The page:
When should you use which, that and who?
Notes from the video ‘Diffusion Academy| PSLE English Grammar |Which, that and who‘ :
When do we use which, who and that?
Which, who and that are relative pronouns and are used to link information to another word in the sentence.
For example, in this sentence:
The man who robbed me is at the door.
The relative clause who tells us more about the man at the door.
Who refers to people and which refers to groups or things.
For example, you could say:
He is one who sang the song or
The dog which ate my food is back.
That is usually used to refer to groups or things but can also be used to refer to people.
For example, “The Man That Got Away” is a wonderful song with a grammatical title.
What are the differences between which and that?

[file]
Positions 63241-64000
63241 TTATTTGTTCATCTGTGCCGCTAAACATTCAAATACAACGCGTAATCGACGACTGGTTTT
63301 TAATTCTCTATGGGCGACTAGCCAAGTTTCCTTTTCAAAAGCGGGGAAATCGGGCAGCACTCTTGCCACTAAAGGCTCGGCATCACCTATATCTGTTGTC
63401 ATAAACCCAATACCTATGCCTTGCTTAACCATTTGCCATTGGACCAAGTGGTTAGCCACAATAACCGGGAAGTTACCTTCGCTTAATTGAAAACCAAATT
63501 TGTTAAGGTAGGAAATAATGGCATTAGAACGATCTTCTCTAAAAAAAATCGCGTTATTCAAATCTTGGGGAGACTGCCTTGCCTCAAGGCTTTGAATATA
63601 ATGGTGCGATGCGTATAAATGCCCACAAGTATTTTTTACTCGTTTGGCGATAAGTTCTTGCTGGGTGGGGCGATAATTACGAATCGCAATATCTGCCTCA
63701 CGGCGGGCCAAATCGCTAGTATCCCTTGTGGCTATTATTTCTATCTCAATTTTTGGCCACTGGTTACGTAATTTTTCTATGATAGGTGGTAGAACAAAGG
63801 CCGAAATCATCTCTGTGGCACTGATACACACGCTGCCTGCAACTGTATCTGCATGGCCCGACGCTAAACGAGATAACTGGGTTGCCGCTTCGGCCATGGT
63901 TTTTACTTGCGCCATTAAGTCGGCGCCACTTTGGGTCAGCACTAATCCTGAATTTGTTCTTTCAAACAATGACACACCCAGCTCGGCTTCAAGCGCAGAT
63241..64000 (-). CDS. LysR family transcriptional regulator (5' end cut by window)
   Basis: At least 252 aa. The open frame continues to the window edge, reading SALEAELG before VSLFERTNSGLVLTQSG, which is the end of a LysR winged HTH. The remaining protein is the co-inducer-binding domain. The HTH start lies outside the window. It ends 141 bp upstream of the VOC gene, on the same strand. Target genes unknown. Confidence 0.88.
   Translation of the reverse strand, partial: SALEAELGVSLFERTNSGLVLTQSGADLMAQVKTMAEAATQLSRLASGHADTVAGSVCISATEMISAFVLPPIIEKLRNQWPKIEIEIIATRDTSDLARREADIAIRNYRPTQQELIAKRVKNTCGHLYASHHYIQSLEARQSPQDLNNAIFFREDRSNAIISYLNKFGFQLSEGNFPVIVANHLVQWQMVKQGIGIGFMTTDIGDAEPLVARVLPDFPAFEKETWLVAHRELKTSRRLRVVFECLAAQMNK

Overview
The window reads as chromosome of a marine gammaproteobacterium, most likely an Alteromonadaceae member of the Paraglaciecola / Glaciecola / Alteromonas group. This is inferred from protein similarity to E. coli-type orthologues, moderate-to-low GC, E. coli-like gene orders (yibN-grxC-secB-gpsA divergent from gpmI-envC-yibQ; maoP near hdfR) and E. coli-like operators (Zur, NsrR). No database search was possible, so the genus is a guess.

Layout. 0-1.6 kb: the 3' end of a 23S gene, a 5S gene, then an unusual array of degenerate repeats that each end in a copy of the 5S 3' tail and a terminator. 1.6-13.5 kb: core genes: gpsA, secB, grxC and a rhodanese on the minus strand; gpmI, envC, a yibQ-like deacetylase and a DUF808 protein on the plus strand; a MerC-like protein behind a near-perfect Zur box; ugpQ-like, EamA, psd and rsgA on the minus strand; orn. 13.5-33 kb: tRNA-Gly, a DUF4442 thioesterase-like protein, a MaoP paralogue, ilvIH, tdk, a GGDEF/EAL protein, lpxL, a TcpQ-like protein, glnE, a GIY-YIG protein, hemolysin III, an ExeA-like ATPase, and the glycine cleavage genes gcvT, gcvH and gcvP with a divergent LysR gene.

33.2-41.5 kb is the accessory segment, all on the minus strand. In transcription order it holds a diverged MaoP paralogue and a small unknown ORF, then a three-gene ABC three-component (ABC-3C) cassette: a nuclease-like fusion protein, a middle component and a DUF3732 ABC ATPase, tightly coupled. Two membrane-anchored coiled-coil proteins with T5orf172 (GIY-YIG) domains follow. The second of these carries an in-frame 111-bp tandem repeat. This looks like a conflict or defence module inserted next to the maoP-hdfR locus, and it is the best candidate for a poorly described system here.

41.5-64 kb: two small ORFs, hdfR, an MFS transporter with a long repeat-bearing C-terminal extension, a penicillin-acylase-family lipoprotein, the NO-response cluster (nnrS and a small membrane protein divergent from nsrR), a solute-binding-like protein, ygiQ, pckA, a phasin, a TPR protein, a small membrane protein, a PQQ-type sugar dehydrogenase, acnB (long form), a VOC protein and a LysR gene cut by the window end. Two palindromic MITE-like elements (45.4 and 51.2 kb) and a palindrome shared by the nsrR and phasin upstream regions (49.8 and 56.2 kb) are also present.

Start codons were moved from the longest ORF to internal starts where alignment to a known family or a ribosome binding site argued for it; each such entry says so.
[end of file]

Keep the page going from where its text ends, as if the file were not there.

That introduces an essential clause or a clause that adds information that is vital to the point of the sentence.
For example, if you said, “I loved the watch that you gave me last year.”
We would know which watch you are talking about because of the clause.
On the other hand, which introduces a non-essential clause, or a clause that adds supplementary information.
For example, if I said, “My father, who lives in New York, is 70 this year.”
The clause provides additional information about my father and tells you that he lives in New York. If we remove this clause, it will not remove information vital to the point of the sentence.